It is my first time to write to egroup as I’ve lurked and watched emails being sent to and fro. All I want now is that for each of the couples here is to cherish each moment that we spend with our loved ones. Pretty simple to say, very easy to take for granted.

Thank you all for the prayers. I would still like to ask you to please include Leslie in them until her 40th day so that the path to God’s kingdom is well lit and she is no longer in the dark.

Sincerely,

Carlo Cruz

My condolences goes not only to Carlo, but to all the people who have been a victim of violence. I can’t say it’s terrorism per se as the real cause of the explosion hasn’t been established yet. Life, as others say is short and sometimes we only appreciate the people around us when they’re gone. This line reminds me of the song “Hard Habit to Break” specifically the lines “you don’t know what you’ve got, until it’s gone”. Not that I am saying that the relatives of the victims aren’t appreciative of their relatives but I guess it’s important to emphasize to cherish the times you have with your loved ones. One time you see they’re there, soon they’ll be gone.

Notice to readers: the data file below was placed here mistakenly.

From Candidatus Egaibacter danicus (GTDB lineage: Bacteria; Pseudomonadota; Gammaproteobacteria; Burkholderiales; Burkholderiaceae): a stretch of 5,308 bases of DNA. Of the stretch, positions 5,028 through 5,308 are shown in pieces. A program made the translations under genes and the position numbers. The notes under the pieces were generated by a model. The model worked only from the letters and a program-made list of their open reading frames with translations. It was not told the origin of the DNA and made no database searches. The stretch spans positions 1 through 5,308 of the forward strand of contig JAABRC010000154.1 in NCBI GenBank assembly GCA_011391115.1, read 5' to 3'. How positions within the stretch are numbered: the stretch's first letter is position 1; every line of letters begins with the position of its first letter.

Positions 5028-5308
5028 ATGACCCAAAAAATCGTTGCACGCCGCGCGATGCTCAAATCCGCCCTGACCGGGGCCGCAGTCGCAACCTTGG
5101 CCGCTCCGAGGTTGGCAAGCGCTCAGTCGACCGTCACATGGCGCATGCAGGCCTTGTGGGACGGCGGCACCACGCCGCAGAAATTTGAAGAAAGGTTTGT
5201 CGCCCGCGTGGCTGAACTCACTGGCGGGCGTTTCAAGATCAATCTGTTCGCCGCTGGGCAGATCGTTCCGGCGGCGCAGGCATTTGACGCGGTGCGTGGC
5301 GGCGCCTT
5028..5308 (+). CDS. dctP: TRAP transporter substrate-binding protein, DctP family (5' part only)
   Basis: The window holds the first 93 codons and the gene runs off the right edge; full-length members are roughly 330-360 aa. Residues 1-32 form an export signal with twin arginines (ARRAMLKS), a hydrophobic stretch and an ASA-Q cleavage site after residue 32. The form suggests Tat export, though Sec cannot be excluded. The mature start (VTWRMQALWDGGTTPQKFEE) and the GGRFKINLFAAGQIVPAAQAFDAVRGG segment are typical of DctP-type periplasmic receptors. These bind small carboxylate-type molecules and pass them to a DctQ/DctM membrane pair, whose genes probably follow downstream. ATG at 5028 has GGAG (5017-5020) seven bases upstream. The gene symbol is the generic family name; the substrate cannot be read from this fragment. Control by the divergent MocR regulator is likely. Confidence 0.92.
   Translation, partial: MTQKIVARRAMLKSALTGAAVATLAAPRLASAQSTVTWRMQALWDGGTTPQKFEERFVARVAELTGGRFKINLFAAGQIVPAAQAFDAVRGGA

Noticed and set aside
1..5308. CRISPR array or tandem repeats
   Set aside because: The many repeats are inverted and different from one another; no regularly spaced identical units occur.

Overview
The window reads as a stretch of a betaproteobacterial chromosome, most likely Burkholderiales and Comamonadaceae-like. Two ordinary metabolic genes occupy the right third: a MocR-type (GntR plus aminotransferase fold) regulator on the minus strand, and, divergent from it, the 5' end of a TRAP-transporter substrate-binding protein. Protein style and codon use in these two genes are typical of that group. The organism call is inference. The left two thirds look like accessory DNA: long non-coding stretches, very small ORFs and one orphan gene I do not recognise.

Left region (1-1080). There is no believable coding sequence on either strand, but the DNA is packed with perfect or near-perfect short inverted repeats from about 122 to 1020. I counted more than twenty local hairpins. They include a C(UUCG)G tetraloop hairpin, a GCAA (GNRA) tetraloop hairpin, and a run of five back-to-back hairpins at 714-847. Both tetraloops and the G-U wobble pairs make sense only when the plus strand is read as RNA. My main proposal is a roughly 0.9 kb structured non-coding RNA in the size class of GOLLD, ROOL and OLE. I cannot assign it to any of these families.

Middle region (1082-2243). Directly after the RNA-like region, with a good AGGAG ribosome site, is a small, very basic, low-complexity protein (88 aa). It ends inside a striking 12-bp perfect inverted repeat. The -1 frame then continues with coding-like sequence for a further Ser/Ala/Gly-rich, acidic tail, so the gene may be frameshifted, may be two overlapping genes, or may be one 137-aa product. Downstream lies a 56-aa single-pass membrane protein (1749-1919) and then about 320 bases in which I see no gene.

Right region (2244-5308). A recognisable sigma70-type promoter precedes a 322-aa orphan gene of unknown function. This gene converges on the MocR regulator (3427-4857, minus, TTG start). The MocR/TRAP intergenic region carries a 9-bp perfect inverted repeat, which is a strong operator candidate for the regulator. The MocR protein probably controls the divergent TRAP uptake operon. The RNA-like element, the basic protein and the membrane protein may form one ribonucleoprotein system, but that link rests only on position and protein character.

People around us may not be with us for a long time. What’s important is that while the person stays with you, he/she makes the most of having quality time with you. Personally, I am not that vocal when it comes to expressing love and affection and sometimes, I don’t know if I am being suspected to be playing dumb in saying affectionate words (e.g. “I love you”) but I’d rather let the person know how special it is to be them through actions than words.

When tomorrow never comes, someone will never know how much you love them, how much you cared for them, how much you cherished them. As Ronan Keating put in his song: “so tell someone that you love of what your thinking of if tomorrow never comes.”